24

The total eruption path of a first permanent molar is about how long?

2.5 cm

25

What are 3 treatment options for ankylosed teeth?

1-Extraction
2-Crowns
3-Surgery

26

When is extraction of an ankylosed primary tooth recommended?

When it is below the height of contour of the adjacent teeth

27

What may result if eruption cannot fully compensate for wear?

Vertical dimension of the face will decrease

28

What is the result if the periodontal ligament is destroyed?

Ankylosis

*PDL is normally 0.5 mm

29

What role does fluid play in the PDL?

it acts as a shock absorber and is rapidly expressed when pressure is maintained, allowing the PDL to be compressed against adjacent bone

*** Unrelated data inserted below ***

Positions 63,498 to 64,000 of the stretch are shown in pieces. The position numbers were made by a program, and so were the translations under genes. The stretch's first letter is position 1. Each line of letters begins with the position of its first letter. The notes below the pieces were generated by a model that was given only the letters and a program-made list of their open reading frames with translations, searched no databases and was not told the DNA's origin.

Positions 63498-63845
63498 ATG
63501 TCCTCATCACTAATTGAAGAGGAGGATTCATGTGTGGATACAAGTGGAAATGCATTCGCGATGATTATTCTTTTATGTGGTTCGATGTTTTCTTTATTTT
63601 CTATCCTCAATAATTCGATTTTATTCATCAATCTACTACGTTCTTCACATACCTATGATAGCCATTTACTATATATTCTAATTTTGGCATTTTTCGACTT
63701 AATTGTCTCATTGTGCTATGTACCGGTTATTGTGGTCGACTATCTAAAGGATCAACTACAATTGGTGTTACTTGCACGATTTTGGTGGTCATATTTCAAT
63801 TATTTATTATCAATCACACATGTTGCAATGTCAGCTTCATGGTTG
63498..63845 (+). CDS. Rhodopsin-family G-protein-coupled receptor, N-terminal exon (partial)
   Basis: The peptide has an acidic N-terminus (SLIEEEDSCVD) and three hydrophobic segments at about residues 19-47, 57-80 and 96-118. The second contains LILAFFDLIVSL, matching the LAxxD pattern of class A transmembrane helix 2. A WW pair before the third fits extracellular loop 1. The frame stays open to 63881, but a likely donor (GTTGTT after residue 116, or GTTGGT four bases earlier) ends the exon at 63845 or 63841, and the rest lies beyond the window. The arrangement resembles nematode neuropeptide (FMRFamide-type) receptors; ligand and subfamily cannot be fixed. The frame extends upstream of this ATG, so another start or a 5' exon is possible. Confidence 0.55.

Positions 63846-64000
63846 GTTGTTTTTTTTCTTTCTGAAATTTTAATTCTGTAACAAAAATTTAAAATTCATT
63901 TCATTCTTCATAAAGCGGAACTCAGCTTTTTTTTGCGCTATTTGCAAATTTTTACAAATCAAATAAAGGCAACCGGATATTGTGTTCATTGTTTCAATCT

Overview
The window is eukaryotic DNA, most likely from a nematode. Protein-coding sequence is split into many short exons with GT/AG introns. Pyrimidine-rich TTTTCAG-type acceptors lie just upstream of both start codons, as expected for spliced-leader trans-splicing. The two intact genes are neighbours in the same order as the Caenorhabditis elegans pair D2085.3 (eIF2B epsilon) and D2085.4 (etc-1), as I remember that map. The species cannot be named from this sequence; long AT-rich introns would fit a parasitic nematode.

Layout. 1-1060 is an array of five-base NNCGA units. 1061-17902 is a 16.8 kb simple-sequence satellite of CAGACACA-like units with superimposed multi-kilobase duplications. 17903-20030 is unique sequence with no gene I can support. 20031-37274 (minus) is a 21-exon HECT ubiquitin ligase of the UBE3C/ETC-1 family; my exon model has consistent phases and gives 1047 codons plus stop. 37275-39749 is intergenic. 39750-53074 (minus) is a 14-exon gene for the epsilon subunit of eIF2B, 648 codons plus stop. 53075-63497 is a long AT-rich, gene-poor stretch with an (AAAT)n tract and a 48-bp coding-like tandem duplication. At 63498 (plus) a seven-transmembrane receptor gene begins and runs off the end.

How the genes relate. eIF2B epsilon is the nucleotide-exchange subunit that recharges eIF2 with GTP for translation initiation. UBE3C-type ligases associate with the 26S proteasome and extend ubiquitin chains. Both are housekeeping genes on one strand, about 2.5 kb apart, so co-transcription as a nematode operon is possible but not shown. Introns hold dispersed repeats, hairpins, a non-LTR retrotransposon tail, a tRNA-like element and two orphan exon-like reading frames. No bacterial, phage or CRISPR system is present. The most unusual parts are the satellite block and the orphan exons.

30

Tongue pressure is ____ than lip pressure on the mandibular incisors and _____ than the lip pressure on the maxillary incisors

Greater,
Less

31

What is the Threshold for orthodontic force?

5-10 grams/square cm

32

What appliance harnesses natural forces of the muscles surround lower teeth to broaden the dental arch?

Lip bumper

33

What phenomena is a result of heavy load quickly displacing the tooth and bending the bone?

Piezoelectric current

*seems to stimulate regeneration and repair

34

What happens to piezoelectric currents when the force is released?

The crystal returns to its original shape and the reverse flow of electrons is seen

35

Ions in the fluids that bathe living bone interact with piezoelectic currents causing what?

volts and temperature changes

*called streaming potential

36